Keywords: Receiving love, lotion, rejection, persecution, oppression

You’re worth it

God gave Jesus for all of mankind. He had and has infinite worth to God. What does that say about the worth of each individual? About your worth to Him?

Infinite worth, divided by any number of people on Earth, results in every person always having infinite worth (though I believe that Christ’s life paid fully for each one of us). This means that to God each person on Earth has infinite worth.

John 3:16 speaks of God so loving us that He gave His Son for us. To Him, you’re worth it. He knows everything about you, knew what you’d do before you did it, and loves you. His opinion is more important than any, and He thinks you’re worth paying/giving the life of His Son, Jesus. That means you’re worth it.

Keywords: Love, God wants to relate, you’re worth it

How much does God love you and me?

He loves you so much it’s difficult to properly describe. The Bible gives us great help in seeing that love. Psalm 22 contains a prophetic description of Jesus on the cross. In part of it, Jesus looks forward to telling his brothers and sisters about the salvation that they can have. Yes, He was looking forward to being with us and was talking to us while He was on the cross.

Hebrews 12:2 (WEB) says:

looking to Jesus, the author and perfecter of faith, who for the joy that was set before him endured the cross, despising shame, and has sat down at the right hand of the throne of God.

Please note the phrase, “for the joy that was set before him.“ That was not about taking up His eternal position again – He had already had that and would not have gone through everything He did to simply regain what He already had. He was wanting to gain, and that gain was you and me. His entire effort was to make a way for your salvation. His joy, then, must have been and must still be the people that He loves.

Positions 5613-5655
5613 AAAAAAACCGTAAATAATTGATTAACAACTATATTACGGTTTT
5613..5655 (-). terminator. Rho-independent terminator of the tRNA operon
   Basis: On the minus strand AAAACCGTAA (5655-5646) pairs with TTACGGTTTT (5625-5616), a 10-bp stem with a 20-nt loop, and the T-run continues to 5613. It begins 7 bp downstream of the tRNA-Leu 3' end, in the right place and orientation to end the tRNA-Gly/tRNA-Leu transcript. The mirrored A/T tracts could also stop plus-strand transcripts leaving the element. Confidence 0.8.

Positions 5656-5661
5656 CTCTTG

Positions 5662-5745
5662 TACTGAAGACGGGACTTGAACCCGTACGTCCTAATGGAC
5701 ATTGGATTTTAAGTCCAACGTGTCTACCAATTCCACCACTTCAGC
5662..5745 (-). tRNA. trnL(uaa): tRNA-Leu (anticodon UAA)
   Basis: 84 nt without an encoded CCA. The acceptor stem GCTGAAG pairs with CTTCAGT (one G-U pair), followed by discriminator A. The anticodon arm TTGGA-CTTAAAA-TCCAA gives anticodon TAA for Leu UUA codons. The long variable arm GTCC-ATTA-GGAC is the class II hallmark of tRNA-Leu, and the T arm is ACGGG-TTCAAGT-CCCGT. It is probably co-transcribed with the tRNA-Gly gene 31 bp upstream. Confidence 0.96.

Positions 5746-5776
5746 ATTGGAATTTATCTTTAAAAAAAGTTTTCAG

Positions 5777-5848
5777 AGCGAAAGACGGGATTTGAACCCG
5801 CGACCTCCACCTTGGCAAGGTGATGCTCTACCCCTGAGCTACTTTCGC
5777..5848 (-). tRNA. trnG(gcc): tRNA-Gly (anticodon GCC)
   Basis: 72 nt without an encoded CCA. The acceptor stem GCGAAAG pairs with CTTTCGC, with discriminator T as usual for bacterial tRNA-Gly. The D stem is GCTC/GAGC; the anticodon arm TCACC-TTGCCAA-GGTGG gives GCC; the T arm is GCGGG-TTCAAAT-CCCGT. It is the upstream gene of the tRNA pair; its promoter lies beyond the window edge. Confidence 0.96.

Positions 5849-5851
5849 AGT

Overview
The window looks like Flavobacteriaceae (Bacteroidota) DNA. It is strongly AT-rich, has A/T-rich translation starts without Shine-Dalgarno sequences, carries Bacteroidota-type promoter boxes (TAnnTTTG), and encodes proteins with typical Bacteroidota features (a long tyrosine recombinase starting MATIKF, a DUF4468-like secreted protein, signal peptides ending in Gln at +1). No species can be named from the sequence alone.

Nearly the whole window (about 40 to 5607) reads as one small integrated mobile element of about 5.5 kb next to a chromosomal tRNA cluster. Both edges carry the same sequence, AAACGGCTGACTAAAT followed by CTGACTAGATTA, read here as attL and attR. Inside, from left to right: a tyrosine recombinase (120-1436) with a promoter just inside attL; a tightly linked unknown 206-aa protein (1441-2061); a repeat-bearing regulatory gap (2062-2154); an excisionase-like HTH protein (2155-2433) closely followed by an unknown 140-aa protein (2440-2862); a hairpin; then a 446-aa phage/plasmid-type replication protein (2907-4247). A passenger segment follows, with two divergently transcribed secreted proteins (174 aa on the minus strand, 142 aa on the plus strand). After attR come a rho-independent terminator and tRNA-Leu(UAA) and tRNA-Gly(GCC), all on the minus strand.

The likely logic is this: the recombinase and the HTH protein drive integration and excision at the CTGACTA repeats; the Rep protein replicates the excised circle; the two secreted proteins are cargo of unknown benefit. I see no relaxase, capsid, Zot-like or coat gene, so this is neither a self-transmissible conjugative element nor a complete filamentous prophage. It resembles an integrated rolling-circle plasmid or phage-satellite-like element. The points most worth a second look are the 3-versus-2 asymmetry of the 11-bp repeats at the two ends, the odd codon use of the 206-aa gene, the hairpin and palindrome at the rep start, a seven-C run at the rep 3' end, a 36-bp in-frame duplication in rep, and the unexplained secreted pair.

That is How much He loves you. You are so special to Him that even when He was on the cross He looked forward to being with you. You brought Him so much joy that He could endure the horror of the cross itself — the physical pain — and of becoming sin — the spiritual pain. He did all of that so that He could spend eternity with you and others. He loves each of us fully, as well as fully loving His entire church. The extent of that love for us is further shown in John 17, in which Jesus is intent upon asking that He could be in those that He loves. He, the perfect One, chose to give up everything and endure the most excruciating pain while thinking of you and me He chose to make his dwelling place inside those who believe and fully yield to Him (who follow Him as Lord and Savior). That is how close He wants to be to you and me. All of the things above show how special you are to Him and how much He loves you.

Keywords: God’s love for us, God in us, cross, crucifixion, God wants to relate

A key for MBB (and all Christian) leadership success